The couple realized they needed to enroll their children right away.
A training course to overcome fear
Although both his son and daughter were reluctant at first, Mr. Cave began to see the benefits, both in and out of the water, shortly after they signed up for nippers.
His son Baz, originally afraid of the water, swam quickly far beyond the breaks and then surfed back to shore.
His daughter Amelia, who ended several of her first nipper sessions and begged her parents to never make her paddle out again, ended the season by leading her group out into the waves.
This newly acquired boldness also seemed to translate to other parts of their lives.
His son was a “type A kid” who usually chose activities he knew he would be good at. Soon, Cave noticed that he was trying new things, including surfing, cooking, and talking.
His daughter started singing for the first time in her life, and she ended the school period singing solo in front of a packed theater.
A return to childhood
As he saw both his children in their new endeavors, he saw a sense of complacency grow in them, as well as a new lightness in the way they moved through the world.
It made him proud. It also made him curious to see if he could follow in their footsteps.
So when his son invited him to attend Bronze Medallion adult lifeguard courses, Mr. Cave saw an opportunity.
At first, he found the training both physically exhausting and deeply frustrating. His body, which he describes as a kind of “miracle of inefficiency”, refused to be brought into line.
But as his new routine took hold, he began to notice small but meaningful changes in himself.
The physical intensity of the training increased his senses, both during the sessions and beyond. It helped him feel more present in his daily life and enjoy everyday tasks like cooking, something he once found stressful.
Somehow he was forced to slow down while swimming, to do the same in other parts of his life. He quickly realized that he could “lose himself in a state of power” all day long.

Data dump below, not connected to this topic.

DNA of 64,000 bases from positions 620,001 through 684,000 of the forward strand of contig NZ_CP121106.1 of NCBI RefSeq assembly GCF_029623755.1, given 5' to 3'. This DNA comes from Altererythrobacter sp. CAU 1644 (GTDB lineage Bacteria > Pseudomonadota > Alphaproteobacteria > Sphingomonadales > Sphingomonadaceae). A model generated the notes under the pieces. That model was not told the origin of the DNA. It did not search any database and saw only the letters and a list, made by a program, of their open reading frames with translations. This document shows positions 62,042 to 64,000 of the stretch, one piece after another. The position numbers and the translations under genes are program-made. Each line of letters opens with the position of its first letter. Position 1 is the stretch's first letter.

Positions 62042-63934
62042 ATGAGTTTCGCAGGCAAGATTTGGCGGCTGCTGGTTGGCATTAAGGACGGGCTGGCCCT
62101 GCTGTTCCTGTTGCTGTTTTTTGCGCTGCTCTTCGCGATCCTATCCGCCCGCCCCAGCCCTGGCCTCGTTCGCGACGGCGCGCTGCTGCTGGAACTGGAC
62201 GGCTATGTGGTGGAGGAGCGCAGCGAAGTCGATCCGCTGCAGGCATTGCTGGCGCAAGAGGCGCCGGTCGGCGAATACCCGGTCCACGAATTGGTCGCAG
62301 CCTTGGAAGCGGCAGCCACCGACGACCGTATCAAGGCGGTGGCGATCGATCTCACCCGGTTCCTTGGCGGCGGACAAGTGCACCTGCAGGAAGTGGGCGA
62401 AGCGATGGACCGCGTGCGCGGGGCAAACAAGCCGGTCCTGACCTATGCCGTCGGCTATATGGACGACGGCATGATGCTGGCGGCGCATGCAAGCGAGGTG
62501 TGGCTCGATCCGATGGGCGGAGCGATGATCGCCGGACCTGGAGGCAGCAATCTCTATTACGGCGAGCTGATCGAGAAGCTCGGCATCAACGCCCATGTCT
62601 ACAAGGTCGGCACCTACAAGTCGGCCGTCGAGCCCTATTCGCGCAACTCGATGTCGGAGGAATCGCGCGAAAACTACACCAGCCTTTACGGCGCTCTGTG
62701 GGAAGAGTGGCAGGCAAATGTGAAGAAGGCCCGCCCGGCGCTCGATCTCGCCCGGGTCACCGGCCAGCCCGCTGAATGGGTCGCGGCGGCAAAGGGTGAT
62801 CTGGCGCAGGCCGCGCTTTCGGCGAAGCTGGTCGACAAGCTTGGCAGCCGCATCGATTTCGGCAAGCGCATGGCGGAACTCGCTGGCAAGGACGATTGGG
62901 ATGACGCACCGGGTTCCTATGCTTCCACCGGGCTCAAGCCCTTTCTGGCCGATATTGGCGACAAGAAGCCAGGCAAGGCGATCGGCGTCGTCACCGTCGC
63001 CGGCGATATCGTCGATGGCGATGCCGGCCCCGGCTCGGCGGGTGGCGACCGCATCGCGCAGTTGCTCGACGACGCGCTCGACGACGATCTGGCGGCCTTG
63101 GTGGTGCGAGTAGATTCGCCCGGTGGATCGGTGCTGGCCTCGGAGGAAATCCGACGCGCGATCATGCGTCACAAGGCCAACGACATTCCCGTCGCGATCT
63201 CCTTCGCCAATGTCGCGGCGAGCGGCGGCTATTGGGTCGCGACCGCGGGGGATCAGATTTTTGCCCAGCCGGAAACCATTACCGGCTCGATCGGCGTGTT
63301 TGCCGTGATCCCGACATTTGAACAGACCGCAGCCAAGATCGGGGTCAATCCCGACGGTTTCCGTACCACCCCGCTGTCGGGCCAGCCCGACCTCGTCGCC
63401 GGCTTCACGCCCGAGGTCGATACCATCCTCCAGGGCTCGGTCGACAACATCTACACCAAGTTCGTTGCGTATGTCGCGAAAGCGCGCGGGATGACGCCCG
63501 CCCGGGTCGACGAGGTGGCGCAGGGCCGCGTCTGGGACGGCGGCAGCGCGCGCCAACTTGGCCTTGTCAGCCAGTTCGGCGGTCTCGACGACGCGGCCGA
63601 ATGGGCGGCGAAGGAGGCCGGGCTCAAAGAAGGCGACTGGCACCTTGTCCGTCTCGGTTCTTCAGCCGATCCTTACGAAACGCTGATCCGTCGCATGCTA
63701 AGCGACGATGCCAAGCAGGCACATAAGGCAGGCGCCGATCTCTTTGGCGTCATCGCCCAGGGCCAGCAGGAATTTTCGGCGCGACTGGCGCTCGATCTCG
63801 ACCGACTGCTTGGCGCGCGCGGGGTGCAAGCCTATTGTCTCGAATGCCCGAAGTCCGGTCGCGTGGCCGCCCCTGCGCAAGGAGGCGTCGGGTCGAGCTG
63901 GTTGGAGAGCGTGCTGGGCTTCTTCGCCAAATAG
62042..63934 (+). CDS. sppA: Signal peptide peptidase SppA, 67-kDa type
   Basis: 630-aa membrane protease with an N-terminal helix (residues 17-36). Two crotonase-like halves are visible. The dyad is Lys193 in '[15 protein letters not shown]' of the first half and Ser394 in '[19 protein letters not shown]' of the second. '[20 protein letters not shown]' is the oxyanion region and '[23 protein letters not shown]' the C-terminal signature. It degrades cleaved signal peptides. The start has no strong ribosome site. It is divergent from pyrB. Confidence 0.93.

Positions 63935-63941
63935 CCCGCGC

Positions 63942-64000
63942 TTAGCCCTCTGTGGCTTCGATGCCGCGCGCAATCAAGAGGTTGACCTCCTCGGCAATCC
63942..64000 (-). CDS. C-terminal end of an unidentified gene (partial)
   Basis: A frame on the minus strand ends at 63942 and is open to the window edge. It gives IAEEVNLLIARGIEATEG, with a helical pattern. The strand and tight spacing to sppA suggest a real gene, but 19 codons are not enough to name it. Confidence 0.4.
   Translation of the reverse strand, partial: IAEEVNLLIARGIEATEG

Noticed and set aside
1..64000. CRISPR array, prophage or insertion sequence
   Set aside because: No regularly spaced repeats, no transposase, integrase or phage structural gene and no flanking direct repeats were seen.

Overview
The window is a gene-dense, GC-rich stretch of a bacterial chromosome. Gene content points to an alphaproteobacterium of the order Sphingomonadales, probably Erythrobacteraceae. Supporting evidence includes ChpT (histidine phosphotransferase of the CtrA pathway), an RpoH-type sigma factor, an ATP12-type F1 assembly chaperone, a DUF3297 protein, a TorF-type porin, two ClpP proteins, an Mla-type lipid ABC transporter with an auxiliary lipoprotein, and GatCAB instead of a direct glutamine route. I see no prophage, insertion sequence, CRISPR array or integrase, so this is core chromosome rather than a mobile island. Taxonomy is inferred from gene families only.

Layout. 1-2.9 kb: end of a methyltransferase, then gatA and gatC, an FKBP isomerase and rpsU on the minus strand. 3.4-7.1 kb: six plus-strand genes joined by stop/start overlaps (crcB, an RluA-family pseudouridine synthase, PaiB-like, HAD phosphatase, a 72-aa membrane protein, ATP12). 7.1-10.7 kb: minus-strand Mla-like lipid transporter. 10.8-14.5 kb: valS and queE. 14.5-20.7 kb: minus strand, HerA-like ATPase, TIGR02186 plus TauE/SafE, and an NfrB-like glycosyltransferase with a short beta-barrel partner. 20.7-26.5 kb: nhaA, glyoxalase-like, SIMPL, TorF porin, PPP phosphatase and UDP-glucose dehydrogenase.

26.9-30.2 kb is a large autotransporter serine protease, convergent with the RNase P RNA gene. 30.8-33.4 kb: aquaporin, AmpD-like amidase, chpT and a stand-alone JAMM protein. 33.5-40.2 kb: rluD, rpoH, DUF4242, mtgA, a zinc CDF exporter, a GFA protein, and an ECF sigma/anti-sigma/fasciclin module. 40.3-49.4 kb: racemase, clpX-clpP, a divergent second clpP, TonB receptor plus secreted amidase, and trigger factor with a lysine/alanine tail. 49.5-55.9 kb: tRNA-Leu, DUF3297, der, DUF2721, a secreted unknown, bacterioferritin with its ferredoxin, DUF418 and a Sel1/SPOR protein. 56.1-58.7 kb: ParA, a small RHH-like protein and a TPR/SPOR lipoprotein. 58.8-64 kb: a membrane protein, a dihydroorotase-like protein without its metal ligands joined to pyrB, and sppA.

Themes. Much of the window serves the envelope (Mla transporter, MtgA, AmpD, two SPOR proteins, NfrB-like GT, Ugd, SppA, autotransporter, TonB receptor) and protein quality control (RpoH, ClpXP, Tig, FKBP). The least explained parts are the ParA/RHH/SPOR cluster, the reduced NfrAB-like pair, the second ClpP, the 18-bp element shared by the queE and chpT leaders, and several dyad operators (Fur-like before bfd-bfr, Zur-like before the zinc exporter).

Like his son and daughter, he was able to take on new challenges, in the water and out. He gained a new openness with his wife and children, and he allowed himself to deepen new friendships.
He also took on several social risks, such as joining the local dads basketball league, that he – as someone who likes to keep to himself – would once have found it impossible.
“I think the experience I had was to some extent a return to childhood,” he says.
He believes that it was not only the lifesaving course’s focus on service that helped to create the changes.
It was also the emphasis on skill and competence, rather than perfection. He realized that not all people training next to him were destined to be lifeguards, but they all had something to offer.
By participating in something he was not good at and watching his fellow interns fight just as much, Mr. Cave began to learn that failure was part of the journey. It is the show that counts.
“There was a desire not to fail another, and that’s something that can be a real force for good, a real force to help people grow,” he says.
“To some extent, I think being in the ocean and trying to learn to do something I was not naturally good at – and something I did not even naturally enjoy for many days – helped me see myself in perspective, “he says.
“[It] helped me understand that some days we can be a Colossus with lots of power and action, and other days we can just be a little spot in the universe that is completely insignificant. “